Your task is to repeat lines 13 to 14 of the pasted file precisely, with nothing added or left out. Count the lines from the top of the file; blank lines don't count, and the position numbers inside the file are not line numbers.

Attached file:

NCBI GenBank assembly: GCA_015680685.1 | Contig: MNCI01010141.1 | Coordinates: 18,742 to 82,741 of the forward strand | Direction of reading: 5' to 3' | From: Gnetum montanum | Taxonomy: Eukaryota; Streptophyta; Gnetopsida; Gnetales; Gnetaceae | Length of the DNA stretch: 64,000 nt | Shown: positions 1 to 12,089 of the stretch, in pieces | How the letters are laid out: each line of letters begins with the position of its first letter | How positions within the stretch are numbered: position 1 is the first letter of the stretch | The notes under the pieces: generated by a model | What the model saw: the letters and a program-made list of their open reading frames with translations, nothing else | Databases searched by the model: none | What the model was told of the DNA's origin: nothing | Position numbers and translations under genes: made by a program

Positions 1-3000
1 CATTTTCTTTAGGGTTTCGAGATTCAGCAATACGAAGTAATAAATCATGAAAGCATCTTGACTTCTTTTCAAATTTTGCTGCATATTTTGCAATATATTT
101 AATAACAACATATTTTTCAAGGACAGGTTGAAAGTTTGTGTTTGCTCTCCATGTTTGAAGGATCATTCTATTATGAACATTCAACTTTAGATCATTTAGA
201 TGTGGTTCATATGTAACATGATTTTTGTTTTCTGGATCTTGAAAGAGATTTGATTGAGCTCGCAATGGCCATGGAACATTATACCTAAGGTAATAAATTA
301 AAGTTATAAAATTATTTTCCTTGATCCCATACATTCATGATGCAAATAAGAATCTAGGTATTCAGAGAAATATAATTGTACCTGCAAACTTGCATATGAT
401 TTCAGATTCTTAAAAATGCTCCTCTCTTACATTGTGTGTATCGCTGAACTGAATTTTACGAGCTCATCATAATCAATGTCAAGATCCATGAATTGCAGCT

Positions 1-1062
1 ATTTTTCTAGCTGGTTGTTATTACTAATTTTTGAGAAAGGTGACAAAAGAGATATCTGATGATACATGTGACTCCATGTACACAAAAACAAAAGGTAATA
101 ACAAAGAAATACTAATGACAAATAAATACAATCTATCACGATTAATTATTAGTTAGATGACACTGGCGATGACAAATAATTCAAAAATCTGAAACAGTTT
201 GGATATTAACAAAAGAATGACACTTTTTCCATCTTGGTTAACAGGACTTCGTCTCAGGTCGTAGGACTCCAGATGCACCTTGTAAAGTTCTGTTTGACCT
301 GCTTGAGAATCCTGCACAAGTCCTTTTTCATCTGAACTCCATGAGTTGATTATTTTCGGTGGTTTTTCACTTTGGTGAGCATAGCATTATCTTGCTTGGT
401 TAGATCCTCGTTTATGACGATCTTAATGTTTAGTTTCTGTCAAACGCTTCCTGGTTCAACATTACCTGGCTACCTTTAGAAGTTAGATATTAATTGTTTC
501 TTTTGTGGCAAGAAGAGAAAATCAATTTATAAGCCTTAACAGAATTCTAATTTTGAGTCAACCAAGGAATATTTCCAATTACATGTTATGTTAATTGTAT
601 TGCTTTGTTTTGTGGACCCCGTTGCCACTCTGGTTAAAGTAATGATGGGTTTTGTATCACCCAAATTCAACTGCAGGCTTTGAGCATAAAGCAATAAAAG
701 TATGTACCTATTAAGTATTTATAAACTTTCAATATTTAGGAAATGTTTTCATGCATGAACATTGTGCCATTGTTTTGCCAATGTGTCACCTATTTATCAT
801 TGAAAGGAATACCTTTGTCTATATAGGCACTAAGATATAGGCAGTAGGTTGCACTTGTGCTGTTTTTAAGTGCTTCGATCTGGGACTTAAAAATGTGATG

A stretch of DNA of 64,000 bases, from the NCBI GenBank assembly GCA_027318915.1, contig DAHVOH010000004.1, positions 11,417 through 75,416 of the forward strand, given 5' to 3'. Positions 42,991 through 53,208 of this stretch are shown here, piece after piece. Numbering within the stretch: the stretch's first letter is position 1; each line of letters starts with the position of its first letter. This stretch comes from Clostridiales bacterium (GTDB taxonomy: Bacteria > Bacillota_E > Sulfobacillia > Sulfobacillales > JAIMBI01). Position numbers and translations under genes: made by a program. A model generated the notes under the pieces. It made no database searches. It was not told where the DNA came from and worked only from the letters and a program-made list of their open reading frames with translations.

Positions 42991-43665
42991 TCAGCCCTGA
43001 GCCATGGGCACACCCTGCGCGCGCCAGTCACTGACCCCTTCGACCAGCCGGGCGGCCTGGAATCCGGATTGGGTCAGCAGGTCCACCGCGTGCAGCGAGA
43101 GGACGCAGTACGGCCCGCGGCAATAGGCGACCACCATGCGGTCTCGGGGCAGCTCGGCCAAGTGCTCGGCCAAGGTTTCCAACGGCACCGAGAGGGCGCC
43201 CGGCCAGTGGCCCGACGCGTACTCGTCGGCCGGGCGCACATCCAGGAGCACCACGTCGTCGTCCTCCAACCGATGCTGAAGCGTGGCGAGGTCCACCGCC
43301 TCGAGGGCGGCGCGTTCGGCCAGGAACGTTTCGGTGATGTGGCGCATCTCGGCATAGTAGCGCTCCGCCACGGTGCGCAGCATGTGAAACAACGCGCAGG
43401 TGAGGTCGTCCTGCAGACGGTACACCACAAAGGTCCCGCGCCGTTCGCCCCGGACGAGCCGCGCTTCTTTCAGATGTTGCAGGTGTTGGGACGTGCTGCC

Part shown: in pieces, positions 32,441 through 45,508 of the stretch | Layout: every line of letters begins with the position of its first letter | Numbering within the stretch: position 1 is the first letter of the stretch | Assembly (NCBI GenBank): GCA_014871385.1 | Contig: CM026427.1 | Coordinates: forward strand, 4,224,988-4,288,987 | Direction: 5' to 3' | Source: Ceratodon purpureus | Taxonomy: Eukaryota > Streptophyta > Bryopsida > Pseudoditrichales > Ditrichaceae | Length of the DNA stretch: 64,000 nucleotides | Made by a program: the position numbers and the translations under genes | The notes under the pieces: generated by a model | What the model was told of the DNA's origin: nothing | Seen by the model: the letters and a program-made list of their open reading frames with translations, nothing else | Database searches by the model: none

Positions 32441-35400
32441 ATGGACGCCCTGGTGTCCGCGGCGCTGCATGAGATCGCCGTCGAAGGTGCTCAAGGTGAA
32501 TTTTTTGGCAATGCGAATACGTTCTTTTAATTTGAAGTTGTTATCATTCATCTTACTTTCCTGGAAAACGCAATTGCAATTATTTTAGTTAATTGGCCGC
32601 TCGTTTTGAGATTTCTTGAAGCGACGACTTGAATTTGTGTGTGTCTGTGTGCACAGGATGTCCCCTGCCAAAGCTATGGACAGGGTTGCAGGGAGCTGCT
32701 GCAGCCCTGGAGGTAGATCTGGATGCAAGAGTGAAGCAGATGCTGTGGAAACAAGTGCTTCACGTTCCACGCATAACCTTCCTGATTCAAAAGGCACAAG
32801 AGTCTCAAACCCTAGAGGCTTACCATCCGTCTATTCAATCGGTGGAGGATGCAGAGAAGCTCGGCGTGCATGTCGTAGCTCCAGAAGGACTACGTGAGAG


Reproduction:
401 TAGATCCTCGTTTATGACGATCTTAATGTTTAGTTTCTGTCAAACGCTTCCTGGTTCAACATTACCTGGCTACCTTTAGAAGTTAGATATTAATTGTTTC
501 TTTTGTGGCAAGAAGAGAAAATCAATTTATAAGCCTTAACAGAATTCTAATTTTGAGTCAACCAAGGAATATTTCCAATTACATGTTATGTTAATTGTAT